1Department of Physics, University of Helsinki, P.O. Box 64, 00014 Helsinki, Finland
2Finnish Meteorological Institute, Erik Palménin aukio 1, 00560 Helsinki, Finland
3Institute for Energy and Climate Research (IEK-8), Forschungszentrum Jülich, 52425 Jülich, Germany
4Aerodyne Research, Inc., Billerica, Massachusetts, USA
5Department of Applied Environmental Science and Bert Bolin Centre for Climate Research, Stockholm University, 10691 Stockholm, Sweden
Received: 18 Apr 2012 – Published in Atmos. Chem. Phys. Discuss.: 02 May 2012
Abstract. The volatility of submicron atmospheric aerosol particles was investigated at a boreal forest site in Hyytiälä, Finland from January 2008 to May 2010. These long-term observations allowed for studying the seasonal behavior of aerosol evaporation with a special focus on compounds that remained in the aerosol phase at 280 °C. The temperature-response of evaporation was also studied by heating the aerosol sample step-wise to six temperatures ranging from 80 °C to 280 °C. The mass fraction remaining after heating (MFR) was determined from the measured particle number size distributions before and after heating assuming a constant particle density (1.6 g cm−3). On average 19% of the total aerosol mass remained in the particulate phase at 280 °C. The particles evaporated less at low ambient temperatures during winter as compared with the warmer months. Black carbon (BC) fraction of aerosol mass correlated positively with the MFR at 280 °C, but could not explain it completely: most of the time a notable fraction of this non-volatile residual was something other than BC. Using additional information on ambient meteorological conditions and results from an Aerodyne aerosol mass spectrometer (AMS), the chemical composition of MFR at 280 °C and its seasonal behavior was further examined. Correlation analysis with ambient temperature and mass fractions of polycyclic aromatic hydrocarbons (PAHs) indicated that MFR at 280 °C is probably affected by anthropogenic emissions. On the other hand, results from the AMS analysis suggested that there may be very low-volatile organics, possibly organonitrates, in the non-volatile (at 280 °C) fraction of aerosol mass.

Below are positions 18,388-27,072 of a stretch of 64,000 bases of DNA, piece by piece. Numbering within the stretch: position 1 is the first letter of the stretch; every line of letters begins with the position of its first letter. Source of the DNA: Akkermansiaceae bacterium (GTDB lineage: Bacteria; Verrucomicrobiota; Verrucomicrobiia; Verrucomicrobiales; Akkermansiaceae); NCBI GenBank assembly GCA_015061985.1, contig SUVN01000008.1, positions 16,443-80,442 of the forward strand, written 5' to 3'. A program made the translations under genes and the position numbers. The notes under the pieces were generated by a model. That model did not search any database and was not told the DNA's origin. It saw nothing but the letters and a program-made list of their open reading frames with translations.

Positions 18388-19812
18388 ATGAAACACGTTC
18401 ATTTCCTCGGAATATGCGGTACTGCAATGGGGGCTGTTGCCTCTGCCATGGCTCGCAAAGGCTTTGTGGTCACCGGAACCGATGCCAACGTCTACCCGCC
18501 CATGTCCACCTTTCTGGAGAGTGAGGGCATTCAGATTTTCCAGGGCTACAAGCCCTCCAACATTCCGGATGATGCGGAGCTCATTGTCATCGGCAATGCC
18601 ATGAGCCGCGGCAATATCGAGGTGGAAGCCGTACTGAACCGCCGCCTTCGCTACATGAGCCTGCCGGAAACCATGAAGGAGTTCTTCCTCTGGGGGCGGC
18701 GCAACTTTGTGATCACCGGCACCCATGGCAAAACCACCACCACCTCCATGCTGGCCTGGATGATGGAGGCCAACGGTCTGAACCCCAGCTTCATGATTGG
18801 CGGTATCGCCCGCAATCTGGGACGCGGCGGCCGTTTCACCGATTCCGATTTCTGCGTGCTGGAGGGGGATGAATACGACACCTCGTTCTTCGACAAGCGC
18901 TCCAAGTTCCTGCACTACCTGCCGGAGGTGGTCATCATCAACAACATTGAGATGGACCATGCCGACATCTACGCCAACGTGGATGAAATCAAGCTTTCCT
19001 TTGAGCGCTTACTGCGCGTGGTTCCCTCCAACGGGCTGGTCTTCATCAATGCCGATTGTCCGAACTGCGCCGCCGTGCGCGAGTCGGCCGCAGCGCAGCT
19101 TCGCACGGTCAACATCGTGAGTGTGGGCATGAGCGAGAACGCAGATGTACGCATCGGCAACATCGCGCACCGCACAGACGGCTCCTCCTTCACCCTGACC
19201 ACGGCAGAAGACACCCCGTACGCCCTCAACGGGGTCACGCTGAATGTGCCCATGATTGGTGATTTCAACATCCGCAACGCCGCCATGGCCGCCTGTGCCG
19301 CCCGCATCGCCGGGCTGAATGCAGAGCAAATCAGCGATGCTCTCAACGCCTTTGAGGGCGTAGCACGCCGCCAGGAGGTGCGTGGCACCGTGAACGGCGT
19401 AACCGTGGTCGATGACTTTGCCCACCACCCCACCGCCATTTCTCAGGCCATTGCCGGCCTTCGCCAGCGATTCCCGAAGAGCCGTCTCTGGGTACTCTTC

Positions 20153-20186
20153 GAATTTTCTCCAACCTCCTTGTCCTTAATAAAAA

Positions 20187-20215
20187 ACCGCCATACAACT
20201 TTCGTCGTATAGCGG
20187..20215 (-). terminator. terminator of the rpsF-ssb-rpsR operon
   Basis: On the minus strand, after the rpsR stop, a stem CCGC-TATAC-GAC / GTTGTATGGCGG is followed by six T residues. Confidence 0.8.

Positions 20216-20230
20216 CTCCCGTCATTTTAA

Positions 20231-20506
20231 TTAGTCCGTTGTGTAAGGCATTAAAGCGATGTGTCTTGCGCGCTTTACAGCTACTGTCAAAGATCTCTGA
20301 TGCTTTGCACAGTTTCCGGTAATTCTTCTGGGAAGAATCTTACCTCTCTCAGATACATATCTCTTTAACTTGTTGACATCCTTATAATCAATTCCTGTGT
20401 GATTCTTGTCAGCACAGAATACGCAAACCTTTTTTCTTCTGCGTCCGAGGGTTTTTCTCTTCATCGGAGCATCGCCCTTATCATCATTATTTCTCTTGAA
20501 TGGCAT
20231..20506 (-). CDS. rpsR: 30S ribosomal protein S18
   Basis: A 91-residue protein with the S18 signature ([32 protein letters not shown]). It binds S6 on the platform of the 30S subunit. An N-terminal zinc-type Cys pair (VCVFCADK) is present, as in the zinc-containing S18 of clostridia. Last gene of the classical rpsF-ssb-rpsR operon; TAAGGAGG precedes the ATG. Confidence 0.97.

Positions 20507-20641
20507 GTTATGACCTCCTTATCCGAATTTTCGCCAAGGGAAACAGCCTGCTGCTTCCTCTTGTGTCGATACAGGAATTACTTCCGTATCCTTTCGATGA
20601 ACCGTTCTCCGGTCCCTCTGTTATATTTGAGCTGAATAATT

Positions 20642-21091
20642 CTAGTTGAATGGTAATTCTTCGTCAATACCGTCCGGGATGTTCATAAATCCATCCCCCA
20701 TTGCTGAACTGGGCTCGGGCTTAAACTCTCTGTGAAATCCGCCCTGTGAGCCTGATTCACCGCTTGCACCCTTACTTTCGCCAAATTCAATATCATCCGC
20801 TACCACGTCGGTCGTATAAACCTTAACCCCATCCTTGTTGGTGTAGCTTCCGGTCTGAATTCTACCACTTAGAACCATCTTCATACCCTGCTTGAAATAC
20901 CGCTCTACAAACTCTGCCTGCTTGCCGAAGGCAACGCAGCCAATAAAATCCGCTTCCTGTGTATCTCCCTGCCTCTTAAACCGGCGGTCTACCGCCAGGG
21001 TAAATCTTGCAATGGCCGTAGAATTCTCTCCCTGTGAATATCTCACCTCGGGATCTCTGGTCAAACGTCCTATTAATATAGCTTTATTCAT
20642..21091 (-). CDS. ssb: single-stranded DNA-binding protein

Revised: 05 Nov 2012 – Accepted: 08 Nov 2012 – Published: 16 Nov 2012
Citation: Häkkinen, S. A. K., Äijälä, M., Lehtipalo, K., Junninen, H., Backman, J., Virkkula, A., Nieminen, T., Vestenius, M., Hakola, H., Ehn, M., Worsnop, D. R., Kulmala, M., Petäjä, T., and Riipinen, I.: Long-term volatility measurements of submicron atmospheric aerosol in Hyytiälä, Finland, Atmos. Chem. Phys., 12, 10771-10786, doi:10.5194/acp-12-10771-2012, 2012.